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Kerala to amend its Town Planning Act

Changing environment and recent disasters in the state have forced the Kerala government to have a relook at its Kerala Town and Country Planning Act, 2016. The state government wants to make it more responsive to  accommodate the needs arising out of fast paced urbanisation and climate change. The state government has  reportedly set up an eight-member committee to look into the revision of provisions  of KTCPA and draft new guidelines for expenditure, planning and budgeting. The additional chief secretary, local self-government department will be the chairman of the committee.

The latest trigger for the state government to go for revision of the Act was the Kerala floods which rendered thousands of people homeless. The revision has also become necessary in view of the 73rd and 74th constitutional amendments. The 73rdand 74thconstitutional amendments give recognition and protection to local governments and in addition each state has its own local government legislation.  Further, flood damage analysis of the buildings and settlements post Kochi floods last year has revealed that many buildings in the flood affected areas were either damaged or collapsed because they were constructed without adequate disaster-resistant features such as plinth and lintel bands, as was recommended in the National Building code.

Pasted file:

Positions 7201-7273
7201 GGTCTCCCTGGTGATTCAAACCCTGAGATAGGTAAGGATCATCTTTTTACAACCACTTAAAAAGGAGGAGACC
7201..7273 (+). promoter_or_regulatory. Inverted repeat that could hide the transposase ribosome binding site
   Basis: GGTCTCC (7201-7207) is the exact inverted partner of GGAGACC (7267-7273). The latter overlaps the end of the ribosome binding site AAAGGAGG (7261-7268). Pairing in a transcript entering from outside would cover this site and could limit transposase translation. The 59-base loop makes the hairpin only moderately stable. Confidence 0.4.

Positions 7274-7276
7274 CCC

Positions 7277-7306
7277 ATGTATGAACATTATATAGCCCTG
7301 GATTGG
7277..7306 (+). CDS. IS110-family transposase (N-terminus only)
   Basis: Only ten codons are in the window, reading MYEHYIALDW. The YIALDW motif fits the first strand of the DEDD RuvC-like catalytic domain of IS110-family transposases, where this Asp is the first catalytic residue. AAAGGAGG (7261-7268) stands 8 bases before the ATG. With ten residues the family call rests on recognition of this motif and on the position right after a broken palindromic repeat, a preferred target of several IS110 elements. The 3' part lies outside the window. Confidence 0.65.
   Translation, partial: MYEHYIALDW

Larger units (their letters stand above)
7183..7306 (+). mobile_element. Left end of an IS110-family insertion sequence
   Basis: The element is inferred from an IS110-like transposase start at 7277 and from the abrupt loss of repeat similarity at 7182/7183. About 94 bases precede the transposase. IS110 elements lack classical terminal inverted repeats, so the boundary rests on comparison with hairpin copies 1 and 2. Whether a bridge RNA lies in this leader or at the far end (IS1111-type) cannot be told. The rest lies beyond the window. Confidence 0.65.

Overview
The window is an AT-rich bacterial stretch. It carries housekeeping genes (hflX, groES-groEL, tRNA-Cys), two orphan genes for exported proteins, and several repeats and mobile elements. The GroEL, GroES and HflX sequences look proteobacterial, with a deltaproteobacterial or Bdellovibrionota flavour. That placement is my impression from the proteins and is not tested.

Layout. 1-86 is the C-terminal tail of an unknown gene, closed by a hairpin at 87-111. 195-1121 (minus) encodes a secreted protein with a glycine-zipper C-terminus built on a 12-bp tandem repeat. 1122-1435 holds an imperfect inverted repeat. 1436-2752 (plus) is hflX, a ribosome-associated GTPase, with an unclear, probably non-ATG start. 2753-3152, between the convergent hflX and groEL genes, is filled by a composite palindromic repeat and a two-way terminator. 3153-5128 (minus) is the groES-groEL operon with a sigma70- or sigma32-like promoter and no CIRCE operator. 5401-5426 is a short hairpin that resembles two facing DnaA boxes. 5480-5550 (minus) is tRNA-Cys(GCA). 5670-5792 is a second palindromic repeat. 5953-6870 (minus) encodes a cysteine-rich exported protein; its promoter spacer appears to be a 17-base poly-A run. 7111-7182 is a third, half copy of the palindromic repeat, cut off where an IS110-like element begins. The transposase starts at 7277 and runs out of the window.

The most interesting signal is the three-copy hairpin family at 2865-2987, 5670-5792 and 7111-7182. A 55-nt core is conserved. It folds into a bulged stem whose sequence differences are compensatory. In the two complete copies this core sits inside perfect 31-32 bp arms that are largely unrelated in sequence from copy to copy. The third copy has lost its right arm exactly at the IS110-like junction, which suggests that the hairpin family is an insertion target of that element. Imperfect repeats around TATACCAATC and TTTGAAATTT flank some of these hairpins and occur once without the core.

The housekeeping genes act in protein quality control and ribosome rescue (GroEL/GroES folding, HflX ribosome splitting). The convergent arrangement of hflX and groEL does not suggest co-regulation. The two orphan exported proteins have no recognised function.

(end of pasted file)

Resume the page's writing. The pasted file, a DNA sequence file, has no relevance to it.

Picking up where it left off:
The newly set up committee will finalise the draft Town and Country Planning Act suitable for development and implementation of master plans compliant to climate change policies and resilient to natural disasters. Existing regulations will also be amended to make them suitable for investments by local bodies to comply with the revised master plans which will also include penal provision for non-complianc e of the provisions.  The committee is likely to come out with draft new laws including guidelines by December 2019. The government has also set up 12-member sub-working committee to help the committee in preparation of revised Act. The sub-working committee will be supported by urban planners and specialists in decentralisation.

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